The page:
Title: Inside Soviet Military Intelligence
Author: Viktor Suvorov
Suvorov, Viktor (1984). Inside Soviet Military Intelligence. New York: Macmillan
Date Updated: February 29, 2016
The Chief Intelligence Directorate of the General Staff, also known as GRU, was the section of the KGB responsible for the international arena. Suvorov, a Soviet defector, was a member, and here he reveals the organization’s inner workings. Publishers Weekly noted that “readers will find here a thorough analysis of the structure of GRU, its recruiting, training and methods of planting agents in governmental, military and technological centers of the enemy.”
How is espionage structured and organized? The concept of a modern intelligence agency was created by the British, who developed a world-wide system. They had the largest pre-war organization in the world. Although MI5 and MI6 existed in a meager way, British diplomats did not like the Secret Service or MI6. Instead they provided cover in a host country by designating a “passport control officer,” attached to embassies, whose duties included:
- See all applications to enter the home country
- Costs for visas provided support for Passport Control Officers (PCO)
- Broadly provide cover for British intelligence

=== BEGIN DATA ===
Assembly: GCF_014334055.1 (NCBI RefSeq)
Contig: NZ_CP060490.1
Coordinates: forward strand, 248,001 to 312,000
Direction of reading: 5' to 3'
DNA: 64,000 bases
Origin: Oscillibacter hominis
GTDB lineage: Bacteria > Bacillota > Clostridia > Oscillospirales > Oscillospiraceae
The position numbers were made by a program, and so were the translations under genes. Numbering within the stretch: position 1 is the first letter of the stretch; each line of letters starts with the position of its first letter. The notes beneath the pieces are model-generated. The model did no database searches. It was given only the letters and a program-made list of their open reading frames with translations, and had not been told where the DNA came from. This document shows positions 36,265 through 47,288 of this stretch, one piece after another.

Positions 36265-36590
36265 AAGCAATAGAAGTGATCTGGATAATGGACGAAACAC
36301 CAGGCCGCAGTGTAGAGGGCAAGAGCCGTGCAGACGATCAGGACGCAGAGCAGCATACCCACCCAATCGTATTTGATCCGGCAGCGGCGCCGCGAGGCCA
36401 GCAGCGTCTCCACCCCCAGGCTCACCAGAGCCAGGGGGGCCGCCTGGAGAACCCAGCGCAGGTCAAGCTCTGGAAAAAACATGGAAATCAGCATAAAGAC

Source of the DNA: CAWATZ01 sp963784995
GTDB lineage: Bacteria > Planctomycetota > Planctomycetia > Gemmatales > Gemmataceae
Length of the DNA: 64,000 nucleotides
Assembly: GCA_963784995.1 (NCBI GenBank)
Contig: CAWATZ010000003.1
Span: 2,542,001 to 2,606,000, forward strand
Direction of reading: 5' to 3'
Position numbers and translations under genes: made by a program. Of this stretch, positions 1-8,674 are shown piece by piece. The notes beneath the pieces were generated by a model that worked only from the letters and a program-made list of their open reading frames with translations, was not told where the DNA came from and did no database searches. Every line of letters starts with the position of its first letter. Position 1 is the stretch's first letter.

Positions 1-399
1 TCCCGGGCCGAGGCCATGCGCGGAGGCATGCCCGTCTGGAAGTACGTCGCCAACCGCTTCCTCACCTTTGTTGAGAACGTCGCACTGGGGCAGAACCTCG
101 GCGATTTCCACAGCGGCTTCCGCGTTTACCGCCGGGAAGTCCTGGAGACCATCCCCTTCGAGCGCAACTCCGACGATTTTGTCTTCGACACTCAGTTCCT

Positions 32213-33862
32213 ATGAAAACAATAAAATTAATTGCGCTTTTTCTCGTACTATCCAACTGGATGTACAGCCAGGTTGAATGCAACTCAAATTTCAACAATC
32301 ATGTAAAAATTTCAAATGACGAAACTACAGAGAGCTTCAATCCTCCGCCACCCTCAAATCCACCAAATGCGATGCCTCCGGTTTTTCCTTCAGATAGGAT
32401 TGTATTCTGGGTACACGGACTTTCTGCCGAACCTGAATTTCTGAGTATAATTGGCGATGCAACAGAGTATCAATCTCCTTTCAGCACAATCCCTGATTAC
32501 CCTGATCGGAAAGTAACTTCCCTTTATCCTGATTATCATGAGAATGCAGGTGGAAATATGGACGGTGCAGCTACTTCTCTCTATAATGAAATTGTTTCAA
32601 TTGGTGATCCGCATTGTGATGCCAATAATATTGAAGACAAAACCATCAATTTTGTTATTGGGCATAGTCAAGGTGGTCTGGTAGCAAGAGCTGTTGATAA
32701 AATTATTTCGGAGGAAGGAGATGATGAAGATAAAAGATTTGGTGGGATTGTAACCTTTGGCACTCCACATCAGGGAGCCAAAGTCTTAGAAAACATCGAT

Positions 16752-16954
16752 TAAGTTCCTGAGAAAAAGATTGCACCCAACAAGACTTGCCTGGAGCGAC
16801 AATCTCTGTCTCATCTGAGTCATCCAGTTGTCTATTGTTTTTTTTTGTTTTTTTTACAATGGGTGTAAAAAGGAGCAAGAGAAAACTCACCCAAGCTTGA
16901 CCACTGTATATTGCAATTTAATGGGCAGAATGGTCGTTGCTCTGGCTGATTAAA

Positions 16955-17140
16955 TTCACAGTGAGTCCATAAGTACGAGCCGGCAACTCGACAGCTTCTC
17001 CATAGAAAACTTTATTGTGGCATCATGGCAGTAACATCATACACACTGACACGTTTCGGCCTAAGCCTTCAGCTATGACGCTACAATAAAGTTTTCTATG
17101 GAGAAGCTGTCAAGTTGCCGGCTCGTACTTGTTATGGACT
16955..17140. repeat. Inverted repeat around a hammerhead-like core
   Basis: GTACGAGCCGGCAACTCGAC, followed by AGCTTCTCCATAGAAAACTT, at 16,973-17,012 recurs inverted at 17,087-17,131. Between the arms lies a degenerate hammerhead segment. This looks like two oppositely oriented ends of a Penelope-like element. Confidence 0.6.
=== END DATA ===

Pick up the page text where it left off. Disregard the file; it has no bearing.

- Never act against the host country
- System broke down in the 1940s owing to the Germans knowing all PCOs in every country, and they had to be withdrawn
- SIS was isolated with only a handful of stations left (Helsinki, Stockholm, Bern – in neutral countries.)
The PCO in Germany didn’t work against Germany, but against the Soviets. The Paris PCO worked against the Germans and the Soviets.
This model followed by almost all countries. The Soviet Union used rezidentura from c 1917-1930. They were put in trade delegations since many countries did not recognize the USSR. The Soviets also had a parallel system known as Illegals (that they may still exist was covered in a New York Times story, June 10, 2010. A large group of Russian “sleepers” was identified in the U. S. and sent home), sent to a country via a third country to operate without any protection.
The British became worried about all eggs in one basket. It was clear the PCOs were known to the German Gestapo. Overnight, all British spies in German-related territory were eliminated or withdrawn. One was left in Helsinki, one in Bern, and one in Stockholm. The SIS office in Rome was closed and the nearest agency was in Istanbul, which became vital for the Balkans. What the British still had in Madrid, Lisbon, and Bern became vitally important.